Plants have developed a number of strategies to capture the maximum amount of sunlight through their leaves. As we know from looking at plants on a windowsill, they grow toward the sunlight to be able to generate energy by photosynthesis. Now an international team of scientists has provided definitive insights into the driving force behind this movement—the plant hormone auxin.
The growth of plants toward light is particularly important at the beginning of their lifecycle. Many seeds germinate in the soil and get their nutrition in the dark from their limited reserves of starch and lipids. Reaching for the surface, the seedlings rapidly grow upwards against the gravitational pull, which provides an initial clue for orientation. With the help of highly sensitive light-sensing proteins, they find the shortest route to the sunlight – and are even able to bend in the direction of the light source.
"Even mature plants bend toward the strongest light. They do this by elongating the cells of the stem on the side that is farthest from the light. This type of light-oriented growth is called phototropism," explains Prof. Claus Schwechheimer from the Chair of Plant Systems Biology at the Technische Universität München (TUM).
Transporters move plant hormone to target site
The substance responsible for cell elongation is auxin. This phytohormone is formed in cells at the tip of the shoot and is then passed from cell to cell. As such, the hormone is shuttled through many cells of the plant before it reaches its final destination. "Export and import proteins push the auxin out of one cell into the intercellular space and then into the next cell and so on until the auxin eventually reaches its target site," outlines Schwechheimer.
The most important proteins in this process are the export proteins known as "PINs", which regulate the direction of the auxin flow. As Schwechheimer's team was able to demonstrate, these PINs do not function on their own: "They require the signal of the D6PK protein kinase," Schwechheimer continues. "The kinase enzyme modifies the PINs through the transfer of phosphate groups – thus activating them as auxin transporters."
What is the role of auxin?
The movements of plants were first described comprehensively by Charles Darwin in 1880 in his seminal work "The power of movement in plants". The theory that the plant hormone auxin could play a role in plants bending toward a light source was first proposed in 1937 by the Dutch researcher Frits Went in the Cholodny-Went model.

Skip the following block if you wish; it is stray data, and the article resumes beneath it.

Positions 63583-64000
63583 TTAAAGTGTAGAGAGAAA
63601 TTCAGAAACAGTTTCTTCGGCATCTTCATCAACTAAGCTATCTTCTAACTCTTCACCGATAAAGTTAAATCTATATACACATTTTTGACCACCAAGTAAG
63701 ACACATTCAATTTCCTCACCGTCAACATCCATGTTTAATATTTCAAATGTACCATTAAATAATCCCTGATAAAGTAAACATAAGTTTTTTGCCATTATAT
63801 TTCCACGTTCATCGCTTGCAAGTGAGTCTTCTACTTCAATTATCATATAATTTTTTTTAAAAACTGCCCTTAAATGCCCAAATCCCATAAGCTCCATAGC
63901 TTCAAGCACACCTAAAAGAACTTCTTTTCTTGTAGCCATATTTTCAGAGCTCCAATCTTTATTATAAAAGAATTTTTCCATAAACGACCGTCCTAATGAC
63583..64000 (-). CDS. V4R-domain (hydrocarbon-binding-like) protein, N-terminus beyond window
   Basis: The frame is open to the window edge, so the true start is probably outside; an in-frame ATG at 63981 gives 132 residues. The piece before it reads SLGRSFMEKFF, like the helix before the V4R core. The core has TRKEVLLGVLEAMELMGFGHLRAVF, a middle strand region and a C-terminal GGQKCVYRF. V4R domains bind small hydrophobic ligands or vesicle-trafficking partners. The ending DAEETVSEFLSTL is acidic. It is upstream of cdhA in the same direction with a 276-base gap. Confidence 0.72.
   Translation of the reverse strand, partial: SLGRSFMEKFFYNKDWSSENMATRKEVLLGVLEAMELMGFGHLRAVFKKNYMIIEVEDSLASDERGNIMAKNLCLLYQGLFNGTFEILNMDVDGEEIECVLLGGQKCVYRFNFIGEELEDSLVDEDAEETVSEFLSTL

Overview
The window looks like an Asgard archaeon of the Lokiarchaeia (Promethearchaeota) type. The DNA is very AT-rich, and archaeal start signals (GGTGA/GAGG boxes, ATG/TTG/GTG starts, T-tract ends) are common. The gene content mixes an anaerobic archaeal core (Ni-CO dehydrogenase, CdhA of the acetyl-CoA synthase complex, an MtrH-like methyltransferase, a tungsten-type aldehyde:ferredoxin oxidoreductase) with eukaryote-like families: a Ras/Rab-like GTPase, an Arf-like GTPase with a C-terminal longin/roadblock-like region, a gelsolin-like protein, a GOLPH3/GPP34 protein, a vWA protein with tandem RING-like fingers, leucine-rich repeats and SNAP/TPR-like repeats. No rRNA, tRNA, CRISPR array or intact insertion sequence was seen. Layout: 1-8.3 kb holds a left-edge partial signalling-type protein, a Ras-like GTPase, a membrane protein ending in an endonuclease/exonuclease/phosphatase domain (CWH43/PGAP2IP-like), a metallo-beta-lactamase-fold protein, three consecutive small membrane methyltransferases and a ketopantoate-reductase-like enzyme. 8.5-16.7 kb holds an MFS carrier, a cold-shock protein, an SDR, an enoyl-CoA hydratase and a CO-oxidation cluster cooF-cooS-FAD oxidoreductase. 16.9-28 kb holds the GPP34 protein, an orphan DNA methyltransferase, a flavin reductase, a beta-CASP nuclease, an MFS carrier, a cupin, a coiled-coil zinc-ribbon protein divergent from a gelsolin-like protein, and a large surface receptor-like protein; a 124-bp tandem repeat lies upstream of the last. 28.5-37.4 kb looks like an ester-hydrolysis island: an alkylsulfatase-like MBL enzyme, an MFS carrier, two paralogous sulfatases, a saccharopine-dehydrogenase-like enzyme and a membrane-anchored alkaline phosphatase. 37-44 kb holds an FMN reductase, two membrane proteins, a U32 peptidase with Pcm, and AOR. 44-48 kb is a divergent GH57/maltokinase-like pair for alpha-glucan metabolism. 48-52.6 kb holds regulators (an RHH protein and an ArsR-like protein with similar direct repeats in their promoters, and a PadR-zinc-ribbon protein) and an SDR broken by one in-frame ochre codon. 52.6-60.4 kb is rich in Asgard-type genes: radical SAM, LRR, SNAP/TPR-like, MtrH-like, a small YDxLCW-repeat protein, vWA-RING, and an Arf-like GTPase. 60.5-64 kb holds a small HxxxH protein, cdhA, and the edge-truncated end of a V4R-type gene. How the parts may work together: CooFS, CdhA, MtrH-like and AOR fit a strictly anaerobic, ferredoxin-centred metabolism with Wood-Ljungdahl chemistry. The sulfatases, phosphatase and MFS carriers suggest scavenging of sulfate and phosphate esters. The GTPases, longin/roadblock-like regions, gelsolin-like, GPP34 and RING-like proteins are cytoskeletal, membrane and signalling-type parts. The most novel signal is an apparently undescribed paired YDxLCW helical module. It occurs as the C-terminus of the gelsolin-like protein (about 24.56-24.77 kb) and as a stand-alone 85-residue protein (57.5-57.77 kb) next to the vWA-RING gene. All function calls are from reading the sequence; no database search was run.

Even though many subsequent observations have supported this model, up to now there has been no definite proof that auxin is in fact involved in this process. Prof. Christian Fankhauser from UNIL (Université de Lausanne) in Switzerland explains why: "Up to now, all plants with a known defect in auxin transport showed a normal phototropism. How then could auxin transport be essential for this process?"
Auxin regulation model confirmed
The TUM team, in cooperation with their colleagues at UNIL, have found the answer to this question. The Swiss researchers were able to inactivate several PIN transporters in a plant simultaneously. And for their part, the TUM scientists managed to demonstrate the function of the D6PK protein kinase.
It was found that when several of the PIN and kinase components were missing, plant growth was completely unresponsive to the light signals that trigger phototropism. The auxin transport mechanism in these mutant plants was severely impaired: The plants grew upwards, away from the gravitational pull, irrespective of the light source. This helped the scientists prove for the first time that the hormone auxin definitely is the substance that drives phototropism.
Explore further: Scientists gain insight on how plants bend toward light
Willige, B.C., Ahlers, S., Zourelidou, M., Barbosa, I.C.R., Demarsy, E., Trevisan, M., Davis, P.A., Roelfsema, M.R.G., Hangarter, R., Fankhauser, C., and Schwechheimer, C. (2013). D6PK AGCVIII kinases are required for auxin transport and phototropic hypocotyl bending in Arabidopsis. Plant Cell, DOI:10.1105/tpc.113.111484